The ban wouldn’t apply if someone was using a phone to contact emergency services, or “to continue a phone call that was started before crossing the roadway.” The “Phones Down, Heads Up Act,” proposed by Liberal MPP Yvan Baker, passed its first reading. It will take some time to complete the full procedure to become a law.
Canadian people texting in the street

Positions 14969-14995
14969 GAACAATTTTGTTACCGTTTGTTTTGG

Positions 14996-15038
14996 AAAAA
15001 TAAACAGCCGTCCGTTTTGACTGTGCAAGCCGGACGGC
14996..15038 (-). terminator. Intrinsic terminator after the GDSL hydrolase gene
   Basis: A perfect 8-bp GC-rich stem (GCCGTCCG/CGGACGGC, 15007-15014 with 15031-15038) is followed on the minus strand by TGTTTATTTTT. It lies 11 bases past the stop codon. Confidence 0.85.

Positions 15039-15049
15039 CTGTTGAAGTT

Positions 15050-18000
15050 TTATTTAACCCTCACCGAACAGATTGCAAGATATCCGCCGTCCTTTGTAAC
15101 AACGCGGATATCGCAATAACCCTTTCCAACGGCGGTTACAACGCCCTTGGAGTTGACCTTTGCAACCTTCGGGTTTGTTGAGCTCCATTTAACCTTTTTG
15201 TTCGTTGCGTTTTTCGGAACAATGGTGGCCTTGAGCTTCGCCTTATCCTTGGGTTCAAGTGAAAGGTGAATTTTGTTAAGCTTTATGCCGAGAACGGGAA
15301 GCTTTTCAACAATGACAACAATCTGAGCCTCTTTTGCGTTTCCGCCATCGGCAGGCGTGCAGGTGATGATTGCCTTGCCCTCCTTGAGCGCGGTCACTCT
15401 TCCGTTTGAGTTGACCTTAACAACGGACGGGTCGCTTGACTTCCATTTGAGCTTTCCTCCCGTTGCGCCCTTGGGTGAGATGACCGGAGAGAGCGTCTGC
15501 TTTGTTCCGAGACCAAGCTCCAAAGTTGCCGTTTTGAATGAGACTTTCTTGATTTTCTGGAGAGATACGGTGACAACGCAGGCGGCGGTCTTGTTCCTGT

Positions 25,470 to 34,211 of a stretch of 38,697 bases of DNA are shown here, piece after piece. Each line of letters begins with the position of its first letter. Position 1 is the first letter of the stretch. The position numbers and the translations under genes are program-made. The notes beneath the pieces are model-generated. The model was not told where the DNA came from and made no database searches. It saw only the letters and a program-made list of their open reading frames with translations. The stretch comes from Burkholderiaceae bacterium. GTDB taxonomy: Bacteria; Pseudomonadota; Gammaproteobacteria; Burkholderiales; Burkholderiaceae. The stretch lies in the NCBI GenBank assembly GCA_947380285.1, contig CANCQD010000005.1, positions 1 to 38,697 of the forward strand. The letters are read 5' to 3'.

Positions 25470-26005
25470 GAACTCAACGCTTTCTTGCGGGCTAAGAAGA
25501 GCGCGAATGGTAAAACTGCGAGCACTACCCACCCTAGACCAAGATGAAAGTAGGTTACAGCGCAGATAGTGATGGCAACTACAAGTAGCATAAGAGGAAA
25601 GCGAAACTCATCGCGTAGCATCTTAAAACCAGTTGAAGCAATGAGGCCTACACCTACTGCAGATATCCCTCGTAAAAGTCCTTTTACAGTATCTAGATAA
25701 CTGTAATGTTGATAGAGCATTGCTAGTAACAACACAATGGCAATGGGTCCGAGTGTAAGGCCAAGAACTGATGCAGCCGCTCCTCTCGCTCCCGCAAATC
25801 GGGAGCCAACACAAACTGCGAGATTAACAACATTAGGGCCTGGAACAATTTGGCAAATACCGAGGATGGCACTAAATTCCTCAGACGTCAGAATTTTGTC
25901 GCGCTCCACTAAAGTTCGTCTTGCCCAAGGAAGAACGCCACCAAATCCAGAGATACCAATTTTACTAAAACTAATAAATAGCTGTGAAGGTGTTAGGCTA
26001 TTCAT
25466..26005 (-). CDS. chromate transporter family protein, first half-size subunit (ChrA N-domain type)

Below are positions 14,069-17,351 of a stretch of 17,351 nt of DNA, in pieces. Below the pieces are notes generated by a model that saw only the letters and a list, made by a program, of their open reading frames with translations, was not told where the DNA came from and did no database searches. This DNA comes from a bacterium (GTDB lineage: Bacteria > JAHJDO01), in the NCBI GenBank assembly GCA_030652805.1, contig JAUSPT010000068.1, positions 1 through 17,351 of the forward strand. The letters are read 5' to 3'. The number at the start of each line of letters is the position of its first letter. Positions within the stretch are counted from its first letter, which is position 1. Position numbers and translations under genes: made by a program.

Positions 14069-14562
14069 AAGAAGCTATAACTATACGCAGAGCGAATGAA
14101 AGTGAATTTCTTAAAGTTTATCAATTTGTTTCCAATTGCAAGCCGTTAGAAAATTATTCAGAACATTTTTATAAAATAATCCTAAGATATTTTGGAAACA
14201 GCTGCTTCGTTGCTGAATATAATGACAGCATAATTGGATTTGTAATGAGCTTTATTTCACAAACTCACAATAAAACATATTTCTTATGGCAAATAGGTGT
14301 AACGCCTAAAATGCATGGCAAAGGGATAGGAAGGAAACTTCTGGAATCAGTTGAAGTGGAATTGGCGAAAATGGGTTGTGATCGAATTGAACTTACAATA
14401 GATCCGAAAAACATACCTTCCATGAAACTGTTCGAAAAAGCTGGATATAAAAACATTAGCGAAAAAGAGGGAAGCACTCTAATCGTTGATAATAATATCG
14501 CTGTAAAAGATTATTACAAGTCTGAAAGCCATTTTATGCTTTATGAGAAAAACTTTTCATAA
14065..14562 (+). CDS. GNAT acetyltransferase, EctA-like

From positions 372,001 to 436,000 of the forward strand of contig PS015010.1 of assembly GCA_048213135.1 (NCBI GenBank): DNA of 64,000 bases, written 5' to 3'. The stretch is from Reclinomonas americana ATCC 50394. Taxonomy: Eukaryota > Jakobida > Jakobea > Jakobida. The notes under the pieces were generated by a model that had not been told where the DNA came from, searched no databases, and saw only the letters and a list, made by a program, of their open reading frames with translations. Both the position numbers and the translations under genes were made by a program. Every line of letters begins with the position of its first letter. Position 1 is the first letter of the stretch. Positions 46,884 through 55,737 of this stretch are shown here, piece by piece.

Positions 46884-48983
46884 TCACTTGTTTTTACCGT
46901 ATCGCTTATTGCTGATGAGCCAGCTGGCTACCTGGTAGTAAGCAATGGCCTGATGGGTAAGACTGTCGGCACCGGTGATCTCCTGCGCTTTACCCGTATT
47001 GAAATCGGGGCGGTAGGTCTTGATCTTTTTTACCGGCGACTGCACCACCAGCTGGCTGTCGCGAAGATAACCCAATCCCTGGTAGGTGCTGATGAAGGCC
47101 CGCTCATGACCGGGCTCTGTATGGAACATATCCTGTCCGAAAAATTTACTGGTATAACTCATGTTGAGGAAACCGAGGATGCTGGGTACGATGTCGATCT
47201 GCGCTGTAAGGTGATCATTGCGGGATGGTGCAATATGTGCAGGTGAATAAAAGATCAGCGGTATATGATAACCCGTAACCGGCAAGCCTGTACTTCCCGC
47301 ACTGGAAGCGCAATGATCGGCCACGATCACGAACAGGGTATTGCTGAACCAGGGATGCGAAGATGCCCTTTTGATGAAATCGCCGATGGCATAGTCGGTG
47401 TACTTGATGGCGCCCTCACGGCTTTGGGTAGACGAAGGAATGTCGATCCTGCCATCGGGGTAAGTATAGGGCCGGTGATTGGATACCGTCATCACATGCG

The survey of more than 1,000 people across the country found 35 per cent of people older than the age of 18 would strongly support a ban. Another 31 per cent say they would somewhat support the idea, so in total 66 per cent of people surveyed said “yes”. A tentative to impose a similar bill failed in a short time in Toronto. Discussions without a decision were in Vancouver and Calgary. Opponents of the law say public education is a better strategy and pedestrians need to take some responsibility for their own safety.A such law is operating however in the American city Honolulu, the first major American city to pass legislation targeting “distracted walking” in a bid to increase road safety. Though a direct link between increasing deaths and smartphone use is difficult to prove, the Centers for Disease Control and Prevention advises safety-minded pedestrians to “avoid distractions such as electronic devices that take your attention off the road”.